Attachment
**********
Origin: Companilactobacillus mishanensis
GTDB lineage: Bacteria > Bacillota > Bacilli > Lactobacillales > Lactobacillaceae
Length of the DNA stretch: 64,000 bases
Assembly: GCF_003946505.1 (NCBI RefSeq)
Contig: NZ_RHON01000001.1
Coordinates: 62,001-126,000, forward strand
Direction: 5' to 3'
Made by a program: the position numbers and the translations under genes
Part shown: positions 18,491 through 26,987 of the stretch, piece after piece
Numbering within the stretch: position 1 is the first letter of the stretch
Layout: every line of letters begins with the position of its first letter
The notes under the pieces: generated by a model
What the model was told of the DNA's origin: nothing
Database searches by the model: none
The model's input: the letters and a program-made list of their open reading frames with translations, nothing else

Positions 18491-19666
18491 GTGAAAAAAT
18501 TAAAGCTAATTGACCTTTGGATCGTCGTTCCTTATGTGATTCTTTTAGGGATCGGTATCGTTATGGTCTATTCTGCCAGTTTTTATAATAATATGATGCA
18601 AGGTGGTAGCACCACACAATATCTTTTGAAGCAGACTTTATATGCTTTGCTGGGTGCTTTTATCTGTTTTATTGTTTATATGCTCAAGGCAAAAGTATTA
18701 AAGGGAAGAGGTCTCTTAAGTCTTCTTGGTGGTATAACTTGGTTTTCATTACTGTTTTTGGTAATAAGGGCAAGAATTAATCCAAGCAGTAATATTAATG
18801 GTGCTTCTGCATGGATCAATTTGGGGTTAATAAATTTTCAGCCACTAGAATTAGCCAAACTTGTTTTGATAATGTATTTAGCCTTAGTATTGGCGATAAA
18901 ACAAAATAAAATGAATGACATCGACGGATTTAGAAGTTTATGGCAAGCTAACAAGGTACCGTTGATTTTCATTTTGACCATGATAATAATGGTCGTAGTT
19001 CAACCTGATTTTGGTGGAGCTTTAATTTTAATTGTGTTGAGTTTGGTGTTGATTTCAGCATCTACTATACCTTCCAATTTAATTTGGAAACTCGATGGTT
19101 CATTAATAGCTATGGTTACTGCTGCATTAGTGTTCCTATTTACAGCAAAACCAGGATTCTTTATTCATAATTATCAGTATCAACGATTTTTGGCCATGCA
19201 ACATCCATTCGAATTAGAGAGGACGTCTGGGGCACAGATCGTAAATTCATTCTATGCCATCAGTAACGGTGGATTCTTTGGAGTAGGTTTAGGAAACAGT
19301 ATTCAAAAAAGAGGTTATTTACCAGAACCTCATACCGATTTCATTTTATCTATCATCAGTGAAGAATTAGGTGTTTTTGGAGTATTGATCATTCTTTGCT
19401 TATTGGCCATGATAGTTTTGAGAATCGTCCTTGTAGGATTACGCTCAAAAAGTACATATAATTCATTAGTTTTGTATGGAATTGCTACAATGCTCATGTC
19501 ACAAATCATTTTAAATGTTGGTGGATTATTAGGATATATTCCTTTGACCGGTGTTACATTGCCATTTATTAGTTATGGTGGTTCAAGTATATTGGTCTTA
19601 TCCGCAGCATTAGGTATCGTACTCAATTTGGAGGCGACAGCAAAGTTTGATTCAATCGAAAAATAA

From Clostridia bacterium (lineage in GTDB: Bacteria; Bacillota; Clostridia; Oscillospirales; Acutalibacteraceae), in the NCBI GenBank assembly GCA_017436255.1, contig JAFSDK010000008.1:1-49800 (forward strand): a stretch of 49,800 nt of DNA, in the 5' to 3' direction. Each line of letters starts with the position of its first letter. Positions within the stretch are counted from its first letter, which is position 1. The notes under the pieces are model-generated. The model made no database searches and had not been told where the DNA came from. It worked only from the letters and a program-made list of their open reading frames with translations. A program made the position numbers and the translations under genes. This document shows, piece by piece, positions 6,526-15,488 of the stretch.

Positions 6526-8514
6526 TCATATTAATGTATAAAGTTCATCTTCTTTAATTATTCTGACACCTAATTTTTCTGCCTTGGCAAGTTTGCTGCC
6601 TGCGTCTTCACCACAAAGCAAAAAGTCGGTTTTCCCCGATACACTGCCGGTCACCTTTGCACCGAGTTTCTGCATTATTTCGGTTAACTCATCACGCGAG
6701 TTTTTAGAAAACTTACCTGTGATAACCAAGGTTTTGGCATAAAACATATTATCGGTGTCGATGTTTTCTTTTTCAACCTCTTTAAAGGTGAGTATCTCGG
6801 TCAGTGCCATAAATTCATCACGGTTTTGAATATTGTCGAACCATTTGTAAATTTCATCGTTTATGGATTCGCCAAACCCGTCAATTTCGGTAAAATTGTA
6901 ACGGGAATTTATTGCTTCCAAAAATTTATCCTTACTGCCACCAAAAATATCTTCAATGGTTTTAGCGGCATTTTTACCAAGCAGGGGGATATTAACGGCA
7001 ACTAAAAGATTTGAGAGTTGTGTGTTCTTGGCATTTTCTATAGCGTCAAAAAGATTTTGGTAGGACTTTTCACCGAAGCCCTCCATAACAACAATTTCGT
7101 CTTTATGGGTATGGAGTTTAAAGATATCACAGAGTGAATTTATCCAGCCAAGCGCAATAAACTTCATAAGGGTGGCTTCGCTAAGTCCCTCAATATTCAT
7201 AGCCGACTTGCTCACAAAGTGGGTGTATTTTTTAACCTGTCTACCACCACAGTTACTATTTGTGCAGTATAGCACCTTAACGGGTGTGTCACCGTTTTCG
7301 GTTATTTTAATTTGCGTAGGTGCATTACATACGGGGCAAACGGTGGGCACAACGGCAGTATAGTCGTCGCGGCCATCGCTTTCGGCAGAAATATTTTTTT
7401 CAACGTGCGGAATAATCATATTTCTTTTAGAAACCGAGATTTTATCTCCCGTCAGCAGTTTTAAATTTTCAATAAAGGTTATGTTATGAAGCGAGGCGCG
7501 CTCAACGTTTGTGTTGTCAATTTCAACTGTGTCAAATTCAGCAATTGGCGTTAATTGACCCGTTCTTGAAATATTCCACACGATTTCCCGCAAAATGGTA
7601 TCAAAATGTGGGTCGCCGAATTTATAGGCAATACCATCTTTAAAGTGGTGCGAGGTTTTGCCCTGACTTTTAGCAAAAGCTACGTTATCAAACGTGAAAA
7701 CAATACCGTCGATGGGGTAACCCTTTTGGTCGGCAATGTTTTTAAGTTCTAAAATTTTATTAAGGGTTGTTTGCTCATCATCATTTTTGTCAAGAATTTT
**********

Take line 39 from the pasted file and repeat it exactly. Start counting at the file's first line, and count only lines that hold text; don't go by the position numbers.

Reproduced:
7201 AGCCGACTTGCTCACAAAGTGGGTGTATTTTTTAACCTGTCTACCACCACAGTTACTATTTGTGCAGTATAGCACCTTAACGGGTGTGTCACCGTTTTCG